In tiny Singapore, one of the wealthiest nations in Asia that imports more than 90% of its food, urban farming including vertical and rooftop farms, is fast becoming popular.

The city-state, which ranks on top of the Economist Intelligence Unit's global food security index for 2019, aims to produce 30% of its nutritional needs by 2030, by increasing the local supply of fruits, vegetables and protein from meat and fish.

On Monday, Singapore lawmaker Ang Wei Neng said that during the coronavirus outbreak, "it would be wise for us to think of how to invest in homegrown food."

For Allan Lim, chief executive of ComCrop, a commercial urban farm in Singapore, the pandemic is a reminder that disruptions to food supplies can take place at any time.

"It has definitely sparked more interest in local produce. Urban farms can be a shock absorber during disruptions such as this," he said.

This story originally appeared in Reuters.

A net-casting ogre-faced spider. CBG Photography Group, Centre for Biodiversity Genomics / CC BY-SA 3.0

Just in time for Halloween, scientists at Cornell University have published some frightening research, especially if you're an insect!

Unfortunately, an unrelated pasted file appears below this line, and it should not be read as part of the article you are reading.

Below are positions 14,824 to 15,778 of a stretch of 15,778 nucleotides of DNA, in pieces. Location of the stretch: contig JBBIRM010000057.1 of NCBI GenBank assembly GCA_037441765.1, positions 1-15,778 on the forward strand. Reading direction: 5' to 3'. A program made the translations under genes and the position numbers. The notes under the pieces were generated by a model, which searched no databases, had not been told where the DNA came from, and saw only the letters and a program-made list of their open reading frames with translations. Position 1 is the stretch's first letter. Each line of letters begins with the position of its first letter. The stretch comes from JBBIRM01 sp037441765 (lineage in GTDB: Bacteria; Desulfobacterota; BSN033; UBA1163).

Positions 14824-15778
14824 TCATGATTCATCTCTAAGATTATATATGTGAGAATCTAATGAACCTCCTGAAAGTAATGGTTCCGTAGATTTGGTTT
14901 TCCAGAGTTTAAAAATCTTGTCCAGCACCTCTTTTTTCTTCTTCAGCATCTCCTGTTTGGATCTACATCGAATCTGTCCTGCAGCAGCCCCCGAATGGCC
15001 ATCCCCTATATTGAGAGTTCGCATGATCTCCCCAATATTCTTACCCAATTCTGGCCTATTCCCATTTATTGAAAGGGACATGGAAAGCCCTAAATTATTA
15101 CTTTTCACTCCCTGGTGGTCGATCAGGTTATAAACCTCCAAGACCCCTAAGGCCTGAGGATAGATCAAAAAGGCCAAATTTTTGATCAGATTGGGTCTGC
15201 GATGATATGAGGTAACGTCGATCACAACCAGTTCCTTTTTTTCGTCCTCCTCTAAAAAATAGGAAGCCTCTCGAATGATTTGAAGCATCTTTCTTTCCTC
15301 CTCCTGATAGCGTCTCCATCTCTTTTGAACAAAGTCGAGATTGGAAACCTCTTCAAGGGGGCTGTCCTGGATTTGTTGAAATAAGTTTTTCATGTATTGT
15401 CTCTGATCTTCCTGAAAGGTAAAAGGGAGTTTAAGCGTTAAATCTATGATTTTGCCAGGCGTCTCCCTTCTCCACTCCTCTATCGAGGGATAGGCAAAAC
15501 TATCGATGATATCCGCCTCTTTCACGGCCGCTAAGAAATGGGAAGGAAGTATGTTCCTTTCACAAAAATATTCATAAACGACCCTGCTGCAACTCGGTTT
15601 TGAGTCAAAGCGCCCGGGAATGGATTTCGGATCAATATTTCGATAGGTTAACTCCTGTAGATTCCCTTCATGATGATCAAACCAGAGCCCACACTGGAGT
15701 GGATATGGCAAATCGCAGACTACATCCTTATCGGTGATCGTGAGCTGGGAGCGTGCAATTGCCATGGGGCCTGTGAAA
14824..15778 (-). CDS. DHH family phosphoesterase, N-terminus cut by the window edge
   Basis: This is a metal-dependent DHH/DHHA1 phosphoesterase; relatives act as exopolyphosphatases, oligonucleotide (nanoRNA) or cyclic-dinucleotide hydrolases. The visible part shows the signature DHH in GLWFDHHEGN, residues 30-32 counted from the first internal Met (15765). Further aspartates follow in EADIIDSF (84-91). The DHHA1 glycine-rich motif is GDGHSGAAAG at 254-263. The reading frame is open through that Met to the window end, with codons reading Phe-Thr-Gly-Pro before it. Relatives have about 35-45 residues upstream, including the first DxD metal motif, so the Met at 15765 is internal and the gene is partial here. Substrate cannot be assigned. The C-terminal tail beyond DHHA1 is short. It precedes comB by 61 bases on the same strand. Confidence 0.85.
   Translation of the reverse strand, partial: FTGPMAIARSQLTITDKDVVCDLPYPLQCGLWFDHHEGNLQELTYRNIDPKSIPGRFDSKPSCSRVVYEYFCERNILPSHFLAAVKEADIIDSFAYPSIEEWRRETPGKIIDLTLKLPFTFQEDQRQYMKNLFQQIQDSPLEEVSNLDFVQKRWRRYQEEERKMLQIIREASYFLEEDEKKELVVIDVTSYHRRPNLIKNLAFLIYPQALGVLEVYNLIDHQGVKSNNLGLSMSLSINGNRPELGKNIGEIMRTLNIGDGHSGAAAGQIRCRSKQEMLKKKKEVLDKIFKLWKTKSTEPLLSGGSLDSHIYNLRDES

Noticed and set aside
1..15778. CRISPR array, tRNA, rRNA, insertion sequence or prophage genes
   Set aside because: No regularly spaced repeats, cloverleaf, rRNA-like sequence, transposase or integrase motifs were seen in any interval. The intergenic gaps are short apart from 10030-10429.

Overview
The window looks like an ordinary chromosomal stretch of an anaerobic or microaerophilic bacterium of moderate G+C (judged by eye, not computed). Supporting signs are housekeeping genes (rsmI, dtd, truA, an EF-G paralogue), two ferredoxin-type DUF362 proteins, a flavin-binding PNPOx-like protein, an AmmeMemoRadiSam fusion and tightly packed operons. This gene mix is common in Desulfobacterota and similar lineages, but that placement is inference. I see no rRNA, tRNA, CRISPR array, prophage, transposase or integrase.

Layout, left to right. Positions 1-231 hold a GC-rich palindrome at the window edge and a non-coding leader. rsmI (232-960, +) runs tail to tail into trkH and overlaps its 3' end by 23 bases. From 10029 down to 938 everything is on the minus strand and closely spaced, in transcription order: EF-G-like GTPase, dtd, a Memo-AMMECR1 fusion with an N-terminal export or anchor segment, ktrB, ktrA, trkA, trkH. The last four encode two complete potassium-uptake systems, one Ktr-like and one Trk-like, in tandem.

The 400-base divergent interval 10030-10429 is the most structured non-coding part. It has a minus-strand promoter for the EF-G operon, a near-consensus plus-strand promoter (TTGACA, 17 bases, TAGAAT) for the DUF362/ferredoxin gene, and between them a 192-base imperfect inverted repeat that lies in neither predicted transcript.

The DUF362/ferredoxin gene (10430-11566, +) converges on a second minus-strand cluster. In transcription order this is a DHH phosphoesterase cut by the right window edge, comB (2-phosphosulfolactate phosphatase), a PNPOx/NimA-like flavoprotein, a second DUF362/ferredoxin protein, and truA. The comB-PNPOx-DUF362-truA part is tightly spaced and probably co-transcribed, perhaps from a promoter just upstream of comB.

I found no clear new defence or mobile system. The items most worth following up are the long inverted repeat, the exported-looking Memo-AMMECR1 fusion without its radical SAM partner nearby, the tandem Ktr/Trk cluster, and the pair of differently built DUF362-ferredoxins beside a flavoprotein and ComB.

The ghoulishly named ogre-faced spider can "hear" with its legs and use that ability to catch insects flying behind it, the study published in Current Biology Thursday concluded.

"Spiders are sensitive to airborne sound," Cornell professor emeritus Dr. Charles Walcott, who was not involved with the study, told the Cornell Chronicle. "That's the big message really."

The net-casting, ogre-faced spider (Deinopis spinosa) has a unique hunting strategy, as study coauthor Cornell University postdoctoral researcher Jay Stafstrom explained in a video.

They hunt only at night using a special kind of web: an A-shaped frame made from non-sticky silk that supports a fuzzy rectangle that they hold with their front forelegs and use to trap prey.

They do this in two ways. In a maneuver called a "forward strike," they pounce down on prey moving beneath them on the ground. This is enabled by their large eyes — the biggest of any spider. These eyes give them 2,000 times the night vision that we have, Science explained.

But the spiders can also perform a move called the "backward strike," Stafstrom explained, in which they reach their legs behind them and catch insects flying through the air.

"So here comes a flying bug and somehow the spider gets information on the sound direction and its distance. The spiders time the 200-millisecond leap if the fly is within its capture zone – much like an over-the-shoulder catch. The spider gets its prey. They're accurate," coauthor Ronald Hoy, the D & D Joslovitz Merksamer Professor in the Department of Neurobiology and Behavior in the College of Arts and Sciences, told the Cornell Chronicle.